Anatole Kaletsky

Is a revolution in economic thinking under way?

By Anatole Kaletsky
October 25, 2012

Four years after the start of the Great Recession, the global economy has not recovered, voters are losing patience and governments around the world are falling like ninepins. This is a situation conducive to revolutionary thinking, if not yet in politics, then maybe in economics.

In the past few months the International Monetary Fund, previously a bastion of austerity, has swung in favor of expansionary fiscal policies. The U.S. Federal Reserve has committed itself to printing money without limit until it restores full employment. And the European Central Bank has announced unlimited bond purchases with printed money, a policy denounced, quite literally, as the work of the devil by the president of the German Bundesbank.

This week an even more radical debate burst  into the open in Britain. Sir Mervyn King, governor of the Bank of England, found himself fighting a rearguard action against a groundswell of support for “dropping money from helicopters” – something proposed by Milton Friedman in 1969 as the ultimate cure for intractable economic depressions and recently described in this column as “Quantitative Easing for the People.”

King had to speak out because the sort of calculations presented here last summer started to catch on in Britain. The BoE has spent £50 billion over the past six months to support bond prices. That could instead have financed a cash handout of £830 for every man, woman and child in Britain, or £3,300 for a typical family of four. In the United States, the $40 billion the Fed has promised to transfer monthly, with no time limit, to banks and bond funds, could instead finance a monthly cash payment of $500 per family – to be continued indefinitely until full employment is restored.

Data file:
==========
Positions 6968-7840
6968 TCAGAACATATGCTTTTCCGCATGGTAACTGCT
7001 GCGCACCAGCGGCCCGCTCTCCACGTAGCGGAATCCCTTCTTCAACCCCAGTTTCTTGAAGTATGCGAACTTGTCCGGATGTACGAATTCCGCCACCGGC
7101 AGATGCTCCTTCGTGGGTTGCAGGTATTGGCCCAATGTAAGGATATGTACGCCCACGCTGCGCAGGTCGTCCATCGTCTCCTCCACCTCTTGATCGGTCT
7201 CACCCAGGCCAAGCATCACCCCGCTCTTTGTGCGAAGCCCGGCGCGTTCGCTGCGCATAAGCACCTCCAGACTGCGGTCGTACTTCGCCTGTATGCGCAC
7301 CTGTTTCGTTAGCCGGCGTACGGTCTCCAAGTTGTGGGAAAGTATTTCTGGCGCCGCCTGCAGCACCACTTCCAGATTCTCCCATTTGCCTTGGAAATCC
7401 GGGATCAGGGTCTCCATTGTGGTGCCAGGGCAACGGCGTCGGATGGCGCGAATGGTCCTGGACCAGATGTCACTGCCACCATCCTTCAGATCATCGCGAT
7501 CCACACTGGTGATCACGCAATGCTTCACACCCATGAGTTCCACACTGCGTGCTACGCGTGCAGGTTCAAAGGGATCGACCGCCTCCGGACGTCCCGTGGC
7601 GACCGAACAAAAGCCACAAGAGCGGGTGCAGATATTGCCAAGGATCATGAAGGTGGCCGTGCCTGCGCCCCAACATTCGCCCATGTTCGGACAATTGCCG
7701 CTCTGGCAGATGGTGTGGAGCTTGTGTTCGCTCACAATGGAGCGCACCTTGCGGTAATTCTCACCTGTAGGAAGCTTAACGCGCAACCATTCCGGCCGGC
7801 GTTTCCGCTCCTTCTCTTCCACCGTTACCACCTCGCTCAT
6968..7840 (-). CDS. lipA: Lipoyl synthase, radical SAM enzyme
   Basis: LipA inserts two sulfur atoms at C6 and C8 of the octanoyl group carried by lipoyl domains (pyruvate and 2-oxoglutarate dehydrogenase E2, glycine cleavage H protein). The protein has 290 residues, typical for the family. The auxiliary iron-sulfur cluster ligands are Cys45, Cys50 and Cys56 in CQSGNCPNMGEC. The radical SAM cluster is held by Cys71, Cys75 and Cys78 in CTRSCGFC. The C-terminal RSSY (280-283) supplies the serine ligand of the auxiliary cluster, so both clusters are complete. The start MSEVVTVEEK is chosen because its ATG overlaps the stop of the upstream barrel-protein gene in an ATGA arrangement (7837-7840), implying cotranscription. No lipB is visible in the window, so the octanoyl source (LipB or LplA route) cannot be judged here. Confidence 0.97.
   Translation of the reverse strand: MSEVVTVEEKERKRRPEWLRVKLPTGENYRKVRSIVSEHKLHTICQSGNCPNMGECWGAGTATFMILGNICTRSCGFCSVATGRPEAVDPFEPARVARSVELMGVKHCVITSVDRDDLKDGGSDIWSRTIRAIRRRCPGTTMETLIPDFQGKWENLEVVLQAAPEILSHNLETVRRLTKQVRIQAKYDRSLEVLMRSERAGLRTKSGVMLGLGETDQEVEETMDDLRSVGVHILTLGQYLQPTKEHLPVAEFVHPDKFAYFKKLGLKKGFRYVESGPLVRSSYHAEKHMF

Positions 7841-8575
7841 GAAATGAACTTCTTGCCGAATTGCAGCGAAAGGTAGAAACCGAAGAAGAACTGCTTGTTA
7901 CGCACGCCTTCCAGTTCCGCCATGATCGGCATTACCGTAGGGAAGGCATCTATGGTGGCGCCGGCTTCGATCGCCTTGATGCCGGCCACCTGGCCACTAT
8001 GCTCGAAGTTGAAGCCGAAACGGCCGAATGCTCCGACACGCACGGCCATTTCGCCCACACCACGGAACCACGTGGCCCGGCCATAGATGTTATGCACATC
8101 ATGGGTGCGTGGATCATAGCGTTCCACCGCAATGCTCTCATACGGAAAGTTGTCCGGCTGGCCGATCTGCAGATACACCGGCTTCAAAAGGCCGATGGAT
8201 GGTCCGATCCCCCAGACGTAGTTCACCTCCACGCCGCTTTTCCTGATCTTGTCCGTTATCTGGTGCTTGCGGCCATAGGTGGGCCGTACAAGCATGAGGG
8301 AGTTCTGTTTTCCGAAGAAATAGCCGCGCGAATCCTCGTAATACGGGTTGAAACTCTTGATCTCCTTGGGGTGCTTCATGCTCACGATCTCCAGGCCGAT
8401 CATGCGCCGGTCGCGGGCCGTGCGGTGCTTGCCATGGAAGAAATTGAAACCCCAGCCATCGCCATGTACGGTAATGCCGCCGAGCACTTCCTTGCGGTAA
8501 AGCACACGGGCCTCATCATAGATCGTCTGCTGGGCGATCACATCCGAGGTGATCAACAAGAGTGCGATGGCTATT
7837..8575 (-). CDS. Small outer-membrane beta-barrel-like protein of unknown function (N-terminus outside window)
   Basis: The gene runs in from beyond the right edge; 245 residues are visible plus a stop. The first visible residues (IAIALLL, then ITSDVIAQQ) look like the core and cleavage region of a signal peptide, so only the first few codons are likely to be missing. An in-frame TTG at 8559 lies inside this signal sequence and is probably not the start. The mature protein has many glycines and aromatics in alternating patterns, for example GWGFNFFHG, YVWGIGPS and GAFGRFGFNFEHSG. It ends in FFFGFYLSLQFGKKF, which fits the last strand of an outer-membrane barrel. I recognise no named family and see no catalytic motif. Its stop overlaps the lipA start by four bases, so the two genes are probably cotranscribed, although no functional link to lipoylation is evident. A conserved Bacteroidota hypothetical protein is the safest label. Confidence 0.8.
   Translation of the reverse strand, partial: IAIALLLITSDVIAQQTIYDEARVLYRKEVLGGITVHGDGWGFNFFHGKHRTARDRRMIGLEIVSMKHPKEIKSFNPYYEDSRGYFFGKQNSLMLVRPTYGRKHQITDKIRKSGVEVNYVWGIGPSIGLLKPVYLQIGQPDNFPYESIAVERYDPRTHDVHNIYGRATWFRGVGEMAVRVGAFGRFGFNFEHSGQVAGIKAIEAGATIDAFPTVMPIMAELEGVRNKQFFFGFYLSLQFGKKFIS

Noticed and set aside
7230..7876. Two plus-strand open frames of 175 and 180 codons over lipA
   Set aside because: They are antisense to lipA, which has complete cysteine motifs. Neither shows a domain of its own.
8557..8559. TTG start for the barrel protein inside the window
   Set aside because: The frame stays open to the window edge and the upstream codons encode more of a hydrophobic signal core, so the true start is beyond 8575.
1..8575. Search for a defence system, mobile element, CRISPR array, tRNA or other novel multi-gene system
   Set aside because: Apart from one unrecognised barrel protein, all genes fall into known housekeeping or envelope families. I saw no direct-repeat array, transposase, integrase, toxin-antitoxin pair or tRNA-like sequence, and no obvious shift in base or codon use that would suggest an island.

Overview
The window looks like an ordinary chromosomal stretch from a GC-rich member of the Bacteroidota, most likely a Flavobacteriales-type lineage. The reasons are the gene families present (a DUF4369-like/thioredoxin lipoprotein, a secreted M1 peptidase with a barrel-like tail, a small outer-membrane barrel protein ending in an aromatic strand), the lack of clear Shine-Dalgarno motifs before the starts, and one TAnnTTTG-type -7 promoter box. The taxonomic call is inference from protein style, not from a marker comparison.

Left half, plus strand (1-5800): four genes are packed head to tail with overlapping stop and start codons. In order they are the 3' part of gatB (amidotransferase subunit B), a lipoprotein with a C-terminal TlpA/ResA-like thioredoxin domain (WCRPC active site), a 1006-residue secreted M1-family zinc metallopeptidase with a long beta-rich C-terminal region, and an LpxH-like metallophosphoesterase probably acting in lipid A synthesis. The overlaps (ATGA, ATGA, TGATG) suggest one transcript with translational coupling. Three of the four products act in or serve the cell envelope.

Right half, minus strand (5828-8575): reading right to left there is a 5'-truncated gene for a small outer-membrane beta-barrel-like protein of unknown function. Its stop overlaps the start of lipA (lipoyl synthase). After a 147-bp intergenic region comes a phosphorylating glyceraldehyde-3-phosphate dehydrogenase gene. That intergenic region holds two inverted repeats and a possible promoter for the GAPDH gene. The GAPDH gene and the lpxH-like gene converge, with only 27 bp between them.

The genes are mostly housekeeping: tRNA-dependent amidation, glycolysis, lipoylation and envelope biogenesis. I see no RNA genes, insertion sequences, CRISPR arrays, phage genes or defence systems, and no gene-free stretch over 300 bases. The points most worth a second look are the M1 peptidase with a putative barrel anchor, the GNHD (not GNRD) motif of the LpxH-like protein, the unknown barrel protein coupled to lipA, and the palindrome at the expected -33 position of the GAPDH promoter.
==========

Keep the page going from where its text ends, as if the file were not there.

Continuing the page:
Two weeks ago the British debate on QEP reached a crescendo in a daring speech by Lord Adair Turner, chairman of the Financial Services Authority, and one of the two leading contenders to replace King as governor of the BoE. Turner is a former management consultant famous in Britain for finding imaginative solutions to apparently insoluble issues, from climate change policy to reform of the National Health Service. While he stopped short of publicly endorsing “helicopter money,” Turner hinted strongly in that direction with a call for “still more innovative and unconventional” thinking since QE no longer seems to work. His speech was followed by a spate of editorials in the Financial Times, the BBC and other media outlets about helicopter money and the need for serious BoE thinking about such radical ideas.

King felt obliged to counterattack on behalf of traditional central banking. In a speech on Tuesday he set out to “distinguish between ‘good’ and ‘bad’ money creation” and denounced “talk about the possibility that money created by the Bank could be used directly to finance additional government spending, or even that money could be given away.” But his opposition to QEP was surprisingly halfhearted, focusing not on economic issues but on bureaucratic conventions